But Arsene, you changed and you changed us. Özil was a thunderbolt. Spending £40m on one player, when you hadn’t spent a ruddy cent on a player in 10 years broken open the dam. We all knew you had the money, for years we’ve known you had the money, but you were able to keep us guessing. Was it the board who didn’t want to spend? Was it you? Did Arsenal not really have the money? And like little investigative journalists us bloggers and other fans tried to uncover “what was really happening” at Arsenal.

Now all that’s gone. The transfer austerity crowd is down to just a handful of people. If you had bought an Alexis Sanchez type player in 2007-2008 we would have been over the moon — a striker who can play three positions in the Arsenal attack and backup our main striker at the time, Robin van Persie? That would have been met with huge satisfaction. But now, you buy Sanchez, for £30m+, and he’s still the same guy who can do all those things that we all want and yet, we Arsenal fans, we want more. We want another striker and Sanogo, no matter how much you and I see his potential, must be sacrificed to the loan gods. Get us someone, anyone, someone better than Sanogo, is the rallying cry.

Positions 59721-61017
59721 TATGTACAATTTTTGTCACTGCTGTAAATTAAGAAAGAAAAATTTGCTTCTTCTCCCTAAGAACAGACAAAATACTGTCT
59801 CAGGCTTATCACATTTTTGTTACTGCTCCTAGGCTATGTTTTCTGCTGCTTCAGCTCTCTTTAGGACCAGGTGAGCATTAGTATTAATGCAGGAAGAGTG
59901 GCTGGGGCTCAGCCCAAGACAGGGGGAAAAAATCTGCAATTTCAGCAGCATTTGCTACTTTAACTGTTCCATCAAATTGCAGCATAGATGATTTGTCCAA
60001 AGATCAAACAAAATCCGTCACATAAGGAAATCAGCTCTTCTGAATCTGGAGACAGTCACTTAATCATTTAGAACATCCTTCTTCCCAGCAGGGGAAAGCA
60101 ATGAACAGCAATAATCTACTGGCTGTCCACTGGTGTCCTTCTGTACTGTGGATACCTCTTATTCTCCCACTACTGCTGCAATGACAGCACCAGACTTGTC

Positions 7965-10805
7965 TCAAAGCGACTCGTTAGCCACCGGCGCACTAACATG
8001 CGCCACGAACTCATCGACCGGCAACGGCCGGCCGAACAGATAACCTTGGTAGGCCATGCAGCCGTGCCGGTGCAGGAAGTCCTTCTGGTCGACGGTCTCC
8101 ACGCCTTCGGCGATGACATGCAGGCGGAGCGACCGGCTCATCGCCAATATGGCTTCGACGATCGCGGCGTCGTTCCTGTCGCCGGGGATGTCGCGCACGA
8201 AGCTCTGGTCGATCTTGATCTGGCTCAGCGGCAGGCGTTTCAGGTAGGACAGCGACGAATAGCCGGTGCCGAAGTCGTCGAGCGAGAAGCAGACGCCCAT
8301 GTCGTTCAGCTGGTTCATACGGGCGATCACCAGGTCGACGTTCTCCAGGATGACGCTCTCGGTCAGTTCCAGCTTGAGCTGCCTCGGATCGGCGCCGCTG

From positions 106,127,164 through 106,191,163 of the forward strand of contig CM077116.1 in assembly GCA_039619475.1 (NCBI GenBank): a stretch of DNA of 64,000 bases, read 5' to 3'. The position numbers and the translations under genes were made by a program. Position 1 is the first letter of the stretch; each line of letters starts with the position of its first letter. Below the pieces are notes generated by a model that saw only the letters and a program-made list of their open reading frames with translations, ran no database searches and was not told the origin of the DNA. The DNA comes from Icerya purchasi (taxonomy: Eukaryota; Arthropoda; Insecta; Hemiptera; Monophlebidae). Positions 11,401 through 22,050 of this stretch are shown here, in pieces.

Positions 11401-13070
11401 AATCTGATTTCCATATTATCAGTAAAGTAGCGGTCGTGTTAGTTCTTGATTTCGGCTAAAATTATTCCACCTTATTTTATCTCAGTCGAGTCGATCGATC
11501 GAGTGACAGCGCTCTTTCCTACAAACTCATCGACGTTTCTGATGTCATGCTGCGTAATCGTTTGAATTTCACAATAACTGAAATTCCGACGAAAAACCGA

It’s hard to argue against the logic because the times have changed and even you have changed. As English football has exploded on to the global market and money has flooded into the coffers of every team, the competition for names is so far beyond what any of us envisioned it would be when we started on the stadium project 10 years ago. Last season the Premier League spent £600m on transfers, this season it’s already topped £800m.